100 Years of 127 Film

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Every year on the 12th of July, photographers celebrate World 127 Day. They load 127 roll film into vintage 127 cameras, shoot photos, and post the results on the Flickr 127 film group. This year is different, however, because 127 film is 100 year old. Kodak introduced the 127 format in 1912 for their Vest Pocket Kodak.

Since 1912 127 film has had its ups and downs. After losing some popularity to other formats, it experienced a revival in the 1950s with an explosion of new cameras. There were high quality Twin Lens Reflex (TLR) cameras like the beautiful Yashica 44 as well as host of strange plastic toy cameras like the Imperial Satellite 127. Popularity waned again in the 1960s as Instamatic cartridge formats like 126 and 110 took over the low end camera market.

It looked like the end for 127 in the 1990s. First, it was dropped from the ISO 732 Medium Format Standards document in 1991. Then Kodak announced the end of 127 film production. Most other major film manufacturers followed Kodak’s lead.

Camera collectors persevered, continuing to shoot with expired films, cut down and respooled 120 film, or even 35mm films (for that nifty sprocket hole look). It was clear there was still a market for 127 film. Smaller companies noticed and are now offering products to fill the need. The most well known modern 127 film is, of course, Efke R100 black and white film, made by Fotokemika of Croatia. There’s also Bluefire Murano 127 color film offered by Bluefire Laboratories, in Canada. Rollei Retro is now offering black and white as well as redscale 127 film (rumor has it the Rollei films are made by Fotokemika and Agfa but I’ve not seen anything definitive on this). There are more 127 film choices today than there have been for years.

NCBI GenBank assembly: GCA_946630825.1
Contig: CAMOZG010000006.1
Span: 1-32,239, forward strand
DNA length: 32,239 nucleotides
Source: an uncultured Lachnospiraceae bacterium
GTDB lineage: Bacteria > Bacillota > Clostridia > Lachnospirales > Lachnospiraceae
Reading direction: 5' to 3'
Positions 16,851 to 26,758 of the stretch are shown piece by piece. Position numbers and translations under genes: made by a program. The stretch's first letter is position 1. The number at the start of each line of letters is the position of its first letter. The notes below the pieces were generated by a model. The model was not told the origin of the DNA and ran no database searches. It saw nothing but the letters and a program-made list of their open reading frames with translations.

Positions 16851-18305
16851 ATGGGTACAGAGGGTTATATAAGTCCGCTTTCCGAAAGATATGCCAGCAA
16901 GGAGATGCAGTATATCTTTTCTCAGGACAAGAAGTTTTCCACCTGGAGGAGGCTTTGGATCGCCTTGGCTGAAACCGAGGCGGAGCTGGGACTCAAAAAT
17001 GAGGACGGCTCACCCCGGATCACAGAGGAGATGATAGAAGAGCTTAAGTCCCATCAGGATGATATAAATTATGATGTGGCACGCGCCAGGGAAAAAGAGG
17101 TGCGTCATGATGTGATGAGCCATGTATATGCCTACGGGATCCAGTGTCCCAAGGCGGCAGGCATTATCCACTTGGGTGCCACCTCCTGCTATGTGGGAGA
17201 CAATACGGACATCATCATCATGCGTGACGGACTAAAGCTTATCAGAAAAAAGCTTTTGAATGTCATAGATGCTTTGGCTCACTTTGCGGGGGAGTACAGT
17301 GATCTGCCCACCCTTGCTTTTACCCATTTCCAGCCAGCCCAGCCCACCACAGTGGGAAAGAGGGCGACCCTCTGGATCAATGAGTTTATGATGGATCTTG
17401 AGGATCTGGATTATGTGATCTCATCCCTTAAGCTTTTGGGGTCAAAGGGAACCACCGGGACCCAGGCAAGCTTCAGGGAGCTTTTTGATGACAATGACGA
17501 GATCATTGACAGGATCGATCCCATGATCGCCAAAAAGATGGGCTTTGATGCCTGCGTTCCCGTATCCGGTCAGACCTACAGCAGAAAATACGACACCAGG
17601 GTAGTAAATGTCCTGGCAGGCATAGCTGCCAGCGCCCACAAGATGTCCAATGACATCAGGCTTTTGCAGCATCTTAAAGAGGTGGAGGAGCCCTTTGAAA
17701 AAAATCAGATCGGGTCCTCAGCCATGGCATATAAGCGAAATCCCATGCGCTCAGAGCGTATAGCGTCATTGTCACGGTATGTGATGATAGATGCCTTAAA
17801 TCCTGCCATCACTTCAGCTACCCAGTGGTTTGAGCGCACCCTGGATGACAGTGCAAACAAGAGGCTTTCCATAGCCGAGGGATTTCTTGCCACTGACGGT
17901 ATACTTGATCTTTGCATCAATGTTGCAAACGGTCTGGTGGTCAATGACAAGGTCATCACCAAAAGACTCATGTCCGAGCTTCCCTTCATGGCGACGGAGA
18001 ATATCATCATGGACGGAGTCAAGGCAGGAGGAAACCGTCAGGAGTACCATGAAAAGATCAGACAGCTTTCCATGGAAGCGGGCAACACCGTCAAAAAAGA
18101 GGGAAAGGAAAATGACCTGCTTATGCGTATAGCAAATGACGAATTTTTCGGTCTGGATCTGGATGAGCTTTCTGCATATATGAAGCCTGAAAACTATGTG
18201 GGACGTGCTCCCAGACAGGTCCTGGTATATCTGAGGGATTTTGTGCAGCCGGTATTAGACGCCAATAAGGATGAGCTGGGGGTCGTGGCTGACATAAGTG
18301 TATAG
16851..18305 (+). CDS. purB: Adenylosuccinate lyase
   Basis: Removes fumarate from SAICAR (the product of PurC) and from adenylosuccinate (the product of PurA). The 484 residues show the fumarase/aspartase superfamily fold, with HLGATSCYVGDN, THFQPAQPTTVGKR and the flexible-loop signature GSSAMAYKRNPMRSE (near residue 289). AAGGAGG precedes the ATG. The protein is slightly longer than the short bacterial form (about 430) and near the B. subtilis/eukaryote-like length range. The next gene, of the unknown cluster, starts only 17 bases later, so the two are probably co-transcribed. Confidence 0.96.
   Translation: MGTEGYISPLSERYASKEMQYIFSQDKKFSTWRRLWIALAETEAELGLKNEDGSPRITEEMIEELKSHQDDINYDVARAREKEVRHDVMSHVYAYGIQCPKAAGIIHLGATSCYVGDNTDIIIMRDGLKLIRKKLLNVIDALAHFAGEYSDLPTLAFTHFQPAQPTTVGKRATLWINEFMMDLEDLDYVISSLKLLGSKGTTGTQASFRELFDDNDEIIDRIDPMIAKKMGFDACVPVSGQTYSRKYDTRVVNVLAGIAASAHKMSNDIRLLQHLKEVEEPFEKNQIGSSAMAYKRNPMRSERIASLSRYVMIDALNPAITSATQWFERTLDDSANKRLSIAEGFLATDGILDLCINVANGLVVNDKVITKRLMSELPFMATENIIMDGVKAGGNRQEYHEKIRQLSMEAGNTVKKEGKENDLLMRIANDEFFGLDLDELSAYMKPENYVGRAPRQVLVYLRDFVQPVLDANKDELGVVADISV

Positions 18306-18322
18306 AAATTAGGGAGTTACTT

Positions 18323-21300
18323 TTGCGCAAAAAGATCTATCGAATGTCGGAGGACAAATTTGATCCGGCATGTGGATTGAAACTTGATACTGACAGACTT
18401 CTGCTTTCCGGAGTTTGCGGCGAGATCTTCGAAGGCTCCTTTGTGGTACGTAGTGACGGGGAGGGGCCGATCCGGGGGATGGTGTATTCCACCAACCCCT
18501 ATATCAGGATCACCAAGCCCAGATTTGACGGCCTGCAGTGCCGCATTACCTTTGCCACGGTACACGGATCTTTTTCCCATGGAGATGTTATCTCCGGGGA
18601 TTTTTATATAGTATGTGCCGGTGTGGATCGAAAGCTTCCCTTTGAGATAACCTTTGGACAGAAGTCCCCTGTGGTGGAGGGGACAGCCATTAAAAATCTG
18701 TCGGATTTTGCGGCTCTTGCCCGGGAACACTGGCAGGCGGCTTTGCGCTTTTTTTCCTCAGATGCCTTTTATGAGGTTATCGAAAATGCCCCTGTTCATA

Tony Kemplen (known as Pho-Tony on flickr) is celebrating the centenary of 127 film by shooting with as many different 127 cameras as he can during 2012. You can follow his progress on his blog, 127@100.

Tony’s example should serve as an inspiration to all of us. Select your film of choice and load it into your favorite 127 camera. World 127 Day is here and it’s time to shoot!


Yashica 44 1958

Yashica-44, a TLR that records in 4x4 format on 127 film

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One Response to 100 Years of 127 Film

  1. Pingback: Where can I find B&W film for an Imperial Satellite 127 camera? | Question and Answer

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